Home » Heat relief: Miami give Patty Mills an NBA lifeline

Heat relief: Miami give Patty Mills an NBA lifeline

He joined Atlanta after trades from Brooklyn to Houston, Oklahoma City and then to the Hawks through a dramatic off-season.

The spot-up shooter, described as a “flat-out legend” by NBA great and former teammate Kevin Durant, has played 15 seasons in the NBA for a total of 879 career games, including a decade with the San Antonio Spurs where he won a championship in 2014, and continues to have a close relationship with Spurs coach Gregg Popovich.

Mills had found it extremely difficult to win court time behind the Hawks’ dynamic backcourt of Dejounte Murray and All-Star Trae Young.

What happens next

The best outcome for Mills had been to join a team in play-off contention, if not a championship contender, for his outside shooting remains a threat. Tyler Herro and Josh Richardson are the Heat’s starting guards, although both are currently injured, with Mills joining Terry Rozier, who Miami recently traded Kyle Lowry and a lottery-protected first-round pick for, and Delon Wright, who the Heat added on the buyout market, as bench depth in the guard rotation. The Heat have cut Dru Smith, who tore his ACL in November, to free up a roster spot.

Face of the franchise: Miami Heat forward Jimmy Butler will now have Patty Mills as a teammate.Credit: AP

What is imperative is that the Canberra native is given court time, as Olympic selection is just around the corner. He is a hard worker, in games and at practice, so will fulfil Miami’s mantra of “Heat culture”, which began under legendary coach and now team president Pat Riley and extends through Spoelstra.

Mills may only be with the Heat until the end of the season, so expect NBL clubs to come knocking ahead of the 2024-25 season.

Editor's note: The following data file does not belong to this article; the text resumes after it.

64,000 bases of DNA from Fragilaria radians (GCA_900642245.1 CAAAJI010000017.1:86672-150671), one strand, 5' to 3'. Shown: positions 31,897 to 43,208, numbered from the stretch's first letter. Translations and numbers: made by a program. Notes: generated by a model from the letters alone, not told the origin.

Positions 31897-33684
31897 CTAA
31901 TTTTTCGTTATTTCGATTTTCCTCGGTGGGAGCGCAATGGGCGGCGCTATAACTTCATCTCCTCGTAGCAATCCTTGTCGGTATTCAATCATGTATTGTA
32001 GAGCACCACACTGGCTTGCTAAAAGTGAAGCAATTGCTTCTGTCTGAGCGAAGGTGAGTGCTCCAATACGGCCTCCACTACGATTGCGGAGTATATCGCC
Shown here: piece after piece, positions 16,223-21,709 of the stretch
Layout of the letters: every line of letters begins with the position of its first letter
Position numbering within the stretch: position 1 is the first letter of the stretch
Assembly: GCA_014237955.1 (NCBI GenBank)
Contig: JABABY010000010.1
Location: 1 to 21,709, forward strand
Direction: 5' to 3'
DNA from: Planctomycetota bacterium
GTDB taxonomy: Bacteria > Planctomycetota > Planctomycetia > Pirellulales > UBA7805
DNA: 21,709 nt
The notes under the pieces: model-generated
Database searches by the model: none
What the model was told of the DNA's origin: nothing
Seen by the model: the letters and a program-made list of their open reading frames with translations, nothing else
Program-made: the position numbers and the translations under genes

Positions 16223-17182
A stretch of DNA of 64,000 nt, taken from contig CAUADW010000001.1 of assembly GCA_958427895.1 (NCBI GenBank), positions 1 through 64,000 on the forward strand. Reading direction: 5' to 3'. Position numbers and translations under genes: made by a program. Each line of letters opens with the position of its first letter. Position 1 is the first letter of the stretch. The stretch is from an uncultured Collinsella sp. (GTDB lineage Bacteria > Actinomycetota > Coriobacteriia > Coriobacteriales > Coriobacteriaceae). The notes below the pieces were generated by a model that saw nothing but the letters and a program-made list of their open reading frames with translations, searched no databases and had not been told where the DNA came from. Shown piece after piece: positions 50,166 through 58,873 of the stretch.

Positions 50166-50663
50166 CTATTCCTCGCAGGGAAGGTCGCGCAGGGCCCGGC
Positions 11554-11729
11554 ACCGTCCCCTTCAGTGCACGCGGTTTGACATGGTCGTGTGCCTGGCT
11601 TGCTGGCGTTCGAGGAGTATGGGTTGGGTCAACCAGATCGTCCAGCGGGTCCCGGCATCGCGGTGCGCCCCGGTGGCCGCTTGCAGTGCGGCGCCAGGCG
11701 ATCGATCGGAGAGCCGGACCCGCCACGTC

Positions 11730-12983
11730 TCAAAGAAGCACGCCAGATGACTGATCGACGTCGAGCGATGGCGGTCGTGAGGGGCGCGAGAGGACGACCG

What does it mean for Mills and the Olympics?

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It’s great news, for Mills may have had to look to Europe – as former Boomers’ teammate Chris Anstey had suggested – for games if this NBA deal had not been brokered.

However, there is intrigue in the behind-the-scenes machinations at play with the Boomers, for Mills and fellow Boomers’ legend Joe Ingles were told by Goorjian in robust discussions in December that their roles will change in Paris. Key players for more than a decade, including in the breakthrough bronze medal in Tokyo, both men are likely now to need to adjust to coming off the bench, for the young, athletic talent the squad now has means change is needed. That was clear in last year’s underwhelming World Cup.

Oklahoma City Thunder playmaker Josh Giddey is now the Boomers’ team leader, while fellow guards Dante Exum, the Dallas Maverick and best Boomer at the World Cup, Josh Green, also with the Mavericks, and Dyson Daniels, the injured but emerging New Orleans Pelican, need more court time. Then there’s defensive stopper Matisse Thybulle, now with Portland, Melbourne United pair Chris Goulding and Matthew Dellavedova who remain in Paris contention through strong NBL campaigns, while the Ben Simmons quandary remains unresolved.

Mills and Ingles, the latter playing well as a bench connector with Orlando, must be prepared to adjust to change, and the culture handover required of this. Goorjian says they understand his vision.

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